Mihály Vörömarty / Fair Ilonka
The hunter waits in long and dreamy stand,
His strung arrow ready for fast game,
And climbing ever higher o’er the land
The sun points to noon with bright flame.
In vain he waits; in Vértes woods unseen
The gamer reposes near a cooling stream.
The hunter stays thus in the stand for long,
Hoping dusk will bring some sign of luck.
Tensely he waits, waits until evensong,
And lo! Fortune has finally struck!
Ah, it’s not game, just a light butterfly,
And a tall, beautiful girl flitting by.
“O colorful moth, golden butterfly!
Surprise me, alight upon me now;
Or lead me on as you fitfully hie
Westward where the sun is going down.”
Says she, and as a deer’s gait is light,
So playful too is the girl’s easy flight.
Up leaps the hunter and “Egad!” he cries,
“Here at last is royal game indeed!”
Leaving all else, in her footsteps he flies,
Following wherever they may lead.
He for the girl, she for the butterfly,
They race and for enchanting pleasure vie.
“Caught you!” the girls cries, reaching to capture
The small flitting butterfly with glee.
“Caught you!” the hunter cries with rapture
As he catches the girl handily.
From startled hand butterfly flies away;
The girl is captured by beaming eyes’ ray.
Does gray Peterdi’s house still proudly stand?
The old soldier – is he living still?
The house still stands, though dwindling now its land,
And his goblet the old man did fill.
With him, the radiant girl and their guest:
His eyes seductive magic now suggest.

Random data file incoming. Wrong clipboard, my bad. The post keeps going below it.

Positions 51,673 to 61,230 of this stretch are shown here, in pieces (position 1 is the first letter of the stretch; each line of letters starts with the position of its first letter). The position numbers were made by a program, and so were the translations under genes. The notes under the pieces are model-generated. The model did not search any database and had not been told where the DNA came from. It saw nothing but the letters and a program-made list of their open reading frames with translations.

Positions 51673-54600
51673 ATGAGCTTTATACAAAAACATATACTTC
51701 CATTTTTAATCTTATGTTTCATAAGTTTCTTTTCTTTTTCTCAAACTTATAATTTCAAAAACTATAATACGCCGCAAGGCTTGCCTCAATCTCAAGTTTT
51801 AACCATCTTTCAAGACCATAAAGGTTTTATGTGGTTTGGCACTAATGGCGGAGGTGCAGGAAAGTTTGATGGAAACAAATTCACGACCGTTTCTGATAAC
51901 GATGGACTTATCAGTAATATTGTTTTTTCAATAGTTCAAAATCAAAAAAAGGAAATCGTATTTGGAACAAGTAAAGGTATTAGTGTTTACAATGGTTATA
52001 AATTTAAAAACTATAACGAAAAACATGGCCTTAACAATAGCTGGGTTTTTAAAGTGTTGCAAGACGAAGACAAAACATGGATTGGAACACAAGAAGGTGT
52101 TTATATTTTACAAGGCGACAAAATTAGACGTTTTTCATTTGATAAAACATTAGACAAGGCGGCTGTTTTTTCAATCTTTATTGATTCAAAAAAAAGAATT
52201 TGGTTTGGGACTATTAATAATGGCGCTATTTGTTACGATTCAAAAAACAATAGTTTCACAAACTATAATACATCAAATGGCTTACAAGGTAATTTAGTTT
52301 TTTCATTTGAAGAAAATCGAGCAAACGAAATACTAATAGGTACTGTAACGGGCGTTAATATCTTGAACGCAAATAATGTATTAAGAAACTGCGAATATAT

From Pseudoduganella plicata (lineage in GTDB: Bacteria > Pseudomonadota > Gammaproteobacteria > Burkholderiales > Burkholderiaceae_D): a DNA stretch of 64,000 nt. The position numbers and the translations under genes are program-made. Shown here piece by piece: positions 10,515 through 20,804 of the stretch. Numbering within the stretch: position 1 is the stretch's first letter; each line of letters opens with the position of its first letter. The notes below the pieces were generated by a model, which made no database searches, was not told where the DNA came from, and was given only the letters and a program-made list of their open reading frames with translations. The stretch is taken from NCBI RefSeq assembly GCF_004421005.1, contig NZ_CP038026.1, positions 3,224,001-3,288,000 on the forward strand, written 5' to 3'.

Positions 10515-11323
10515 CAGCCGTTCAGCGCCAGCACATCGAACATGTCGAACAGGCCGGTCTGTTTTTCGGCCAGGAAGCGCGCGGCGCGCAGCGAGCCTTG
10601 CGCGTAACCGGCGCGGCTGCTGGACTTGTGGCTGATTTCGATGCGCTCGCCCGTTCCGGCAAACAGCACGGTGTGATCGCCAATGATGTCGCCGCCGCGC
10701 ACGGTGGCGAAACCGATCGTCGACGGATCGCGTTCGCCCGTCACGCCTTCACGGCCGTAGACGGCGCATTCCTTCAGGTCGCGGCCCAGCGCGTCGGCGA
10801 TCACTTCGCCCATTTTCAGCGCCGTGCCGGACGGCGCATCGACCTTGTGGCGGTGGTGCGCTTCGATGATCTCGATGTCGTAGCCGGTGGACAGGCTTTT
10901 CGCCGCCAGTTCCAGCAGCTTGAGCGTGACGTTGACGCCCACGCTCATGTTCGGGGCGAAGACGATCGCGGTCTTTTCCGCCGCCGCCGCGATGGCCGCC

And so the goblets have already gleamed
For Hunyadi, who in glory fell.
Tears from the old champion’s eyes have streamed
For country and the chief he loved so well.
Now it is tears, his blood at Nándor’s siege
Flowed freely for his country and his liege.
“My dear departed leader’s fair young race,”
Says the graybeard then, “Long live the king!”
Blood rushes to the hunter’s handsome face,
Untouched his goblet, not yet raised to drink.
“Why do you leave your goblet untouched still?
Pick it up, child, and follow with a will.
“Twice over could I father be to you.
It’s not scoundrels whose health I drink here.
The one I toast is a man through and through,
His brave lineage he’ll never besmear.”
And deeply moved, dignified in his mien,
Goblet in hand, the youth rises serene:
“Long live then the valiant leader’s son!
May he live while he lives for the land!
But woe to him, may his days be done
The moment that he turns from its command.
If a king’s faithless, better to have none:
The people’s plague a bad, impotent one.”
If you would like to read it in Hungarian, click here…